Hundreds gather across province for Quebec shooting vigils


Vigils for six people killed in a Quebec mosque were held throughout the province on Monday night in cities such as Fredericton, Saint John and Moncton.

In Moncton, a crescent moon slowly rose over the city. It lined up with a decorative cross atop a pine tree outside city hall, where about 300 people of multiple faiths and backgrounds had gathered to remember the victims of Sunday night’s shooting.

“It’s not the first time I’ve shared a special moment with this community” said Mohamed Ali Mhalla who helped organize the vigil.

“I am very happy and very touched from this presence,” he said.

“To show for all the Muslims in Canada that the Canadian people are welcoming ourselves and they respect what we do here.”

City council adjourns meeting for vigil

City Council put a hold on its regular meeting on Monday evening so councillors could join the vigil.

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Vigils were held throughout the province on Monday night. (Matthew Bingley)

Fighting back tears, Mayor Dawn Arnold said the size of the crowd was an overwhelming show of solidarity and support.

“I don’t think anyone is unaffected by what’s happening in our world today” said Arnold, noting the support the city showed to Syrian refugees.

“It doesn’t surprise me to see so many people out here,” she said. “Because that is Moncton, this is what we do.”

In the wake of Sunday night’s attack at the Islamic Cultural Centre in Quebec City, several mosques have now tightened security.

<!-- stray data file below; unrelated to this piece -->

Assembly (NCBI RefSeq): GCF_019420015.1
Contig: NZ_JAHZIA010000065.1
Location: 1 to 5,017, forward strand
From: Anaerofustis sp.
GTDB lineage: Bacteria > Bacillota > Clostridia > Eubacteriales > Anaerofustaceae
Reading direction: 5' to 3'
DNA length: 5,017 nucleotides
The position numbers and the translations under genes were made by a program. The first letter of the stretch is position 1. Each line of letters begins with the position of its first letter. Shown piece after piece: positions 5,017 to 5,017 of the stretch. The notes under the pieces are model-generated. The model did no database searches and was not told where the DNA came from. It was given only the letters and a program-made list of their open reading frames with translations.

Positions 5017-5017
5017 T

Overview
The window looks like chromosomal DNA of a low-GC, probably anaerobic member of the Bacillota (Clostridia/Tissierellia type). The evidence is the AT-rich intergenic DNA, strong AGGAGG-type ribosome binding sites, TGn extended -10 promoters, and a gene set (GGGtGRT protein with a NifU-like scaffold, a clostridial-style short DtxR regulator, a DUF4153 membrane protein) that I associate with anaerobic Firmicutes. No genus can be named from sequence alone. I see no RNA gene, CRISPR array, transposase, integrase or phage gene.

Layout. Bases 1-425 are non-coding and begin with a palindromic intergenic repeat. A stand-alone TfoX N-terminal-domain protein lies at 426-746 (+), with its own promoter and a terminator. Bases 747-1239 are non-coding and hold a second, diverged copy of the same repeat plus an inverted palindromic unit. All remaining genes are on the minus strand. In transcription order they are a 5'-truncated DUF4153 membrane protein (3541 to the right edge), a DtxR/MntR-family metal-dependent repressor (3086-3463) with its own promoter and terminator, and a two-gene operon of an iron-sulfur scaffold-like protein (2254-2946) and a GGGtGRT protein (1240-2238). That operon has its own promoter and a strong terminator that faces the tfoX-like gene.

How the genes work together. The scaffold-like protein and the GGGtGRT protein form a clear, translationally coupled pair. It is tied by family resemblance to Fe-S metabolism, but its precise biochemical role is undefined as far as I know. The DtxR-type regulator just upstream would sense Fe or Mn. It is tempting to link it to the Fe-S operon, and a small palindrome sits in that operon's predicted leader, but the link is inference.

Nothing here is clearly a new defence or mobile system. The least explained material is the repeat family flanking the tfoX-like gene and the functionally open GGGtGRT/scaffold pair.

Arnold said she hoped similar measures would not be needed in Moncton.

Residents attend vigil, protest U.S. travel ban

Many who attended the vigil said they were affected not just by the shooting, but by the recent travel ban imposed by the United States on Muslim majority countries.

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About 300 people gathered in Moncton for a vigil. (Matthew Bingley/CBC)

Roland Brideau said he was tired of the amount of cultural intolerance he’s witnessed over the past year.

Rather than trying to make sense of it through a social media post, Brideau said he decided to light a candle at the vigil.

“I’m not a religious person myself, but I do respect people who do have their religious beliefs” he said, adding that Sunday night’s shooting at the Grand Mosque was senseless. 

Along with candles, many like Melanie Roy, also carried signs of support for Muslims.

Roy said her sign was a message to Muslims everywhere “that there’s a place for them here, in our hearts, in our town, in our country.”

Muslim community thankful for support

The immense show of support from the crowd wasn’t lost on members of Moncton’s Muslim community.

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Melanie Roy and her family carried signs of support for Muslims. (Matthew Bingley/CBC)

“It fills my heart with happiness” said Tamara Idris. 

“It’s really great to see that people from my community, the Canadians, are here to support us, the Muslim community.”

Idris added that she had been having a hard time dealing with emotions brought up by recent actions from the Trump administration.

“But seeing everyone here tonight, it just makes me proud to be Canadian,” she said.

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